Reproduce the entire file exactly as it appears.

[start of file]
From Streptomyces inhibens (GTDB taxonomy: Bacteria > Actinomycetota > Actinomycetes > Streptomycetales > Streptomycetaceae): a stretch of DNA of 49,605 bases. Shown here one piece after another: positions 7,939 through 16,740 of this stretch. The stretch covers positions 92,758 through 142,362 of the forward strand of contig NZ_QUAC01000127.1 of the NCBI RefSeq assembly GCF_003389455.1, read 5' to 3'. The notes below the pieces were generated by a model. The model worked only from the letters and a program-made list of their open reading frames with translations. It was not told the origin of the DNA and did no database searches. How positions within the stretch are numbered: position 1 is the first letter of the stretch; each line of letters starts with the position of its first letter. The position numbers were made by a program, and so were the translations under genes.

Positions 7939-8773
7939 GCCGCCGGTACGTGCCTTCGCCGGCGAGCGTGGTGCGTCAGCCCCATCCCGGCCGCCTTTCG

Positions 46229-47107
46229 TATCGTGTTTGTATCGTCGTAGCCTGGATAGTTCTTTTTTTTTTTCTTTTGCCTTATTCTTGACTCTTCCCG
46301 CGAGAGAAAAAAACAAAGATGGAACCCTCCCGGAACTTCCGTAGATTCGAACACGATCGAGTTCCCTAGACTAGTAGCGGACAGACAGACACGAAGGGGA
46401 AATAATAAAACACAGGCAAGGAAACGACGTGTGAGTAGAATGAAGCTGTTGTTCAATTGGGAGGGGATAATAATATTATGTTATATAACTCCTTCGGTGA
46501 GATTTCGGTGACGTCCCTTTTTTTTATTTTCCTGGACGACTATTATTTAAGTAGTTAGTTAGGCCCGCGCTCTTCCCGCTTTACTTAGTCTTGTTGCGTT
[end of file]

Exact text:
From Streptomyces inhibens (GTDB taxonomy: Bacteria > Actinomycetota > Actinomycetes > Streptomycetales > Streptomycetaceae): a stretch of DNA of 49,605 bases. Shown here one piece after another: positions 7,939 through 16,740 of this stretch. The stretch covers positions 92,758 through 142,362 of the forward strand of contig NZ_QUAC01000127.1 of the NCBI RefSeq assembly GCF_003389455.1, read 5' to 3'. The notes below the pieces were generated by a model. The model worked only from the letters and a program-made list of their open reading frames with translations. It was not told the origin of the DNA and did no database searches. How positions within the stretch are numbered: position 1 is the first letter of the stretch; each line of letters starts with the position of its first letter. The position numbers were made by a program, and so were the translations under genes.

Positions 7939-8773
7939 GCCGCCGGTACGTGCCTTCGCCGGCGAGCGTGGTGCGTCAGCCCCATCCCGGCCGCCTTTCG

Positions 46229-47107
46229 TATCGTGTTTGTATCGTCGTAGCCTGGATAGTTCTTTTTTTTTTTCTTTTGCCTTATTCTTGACTCTTCCCG
46301 CGAGAGAAAAAAACAAAGATGGAACCCTCCCGGAACTTCCGTAGATTCGAACACGATCGAGTTCCCTAGACTAGTAGCGGACAGACAGACACGAAGGGGA
46401 AATAATAAAACACAGGCAAGGAAACGACGTGTGAGTAGAATGAAGCTGTTGTTCAATTGGGAGGGGATAATAATATTATGTTATATAACTCCTTCGGTGA
46501 GATTTCGGTGACGTCCCTTTTTTTTATTTTCCTGGACGACTATTATTTAAGTAGTTAGTTAGGCCCGCGCTCTTCCCGCTTTACTTAGTCTTGTTGCGTT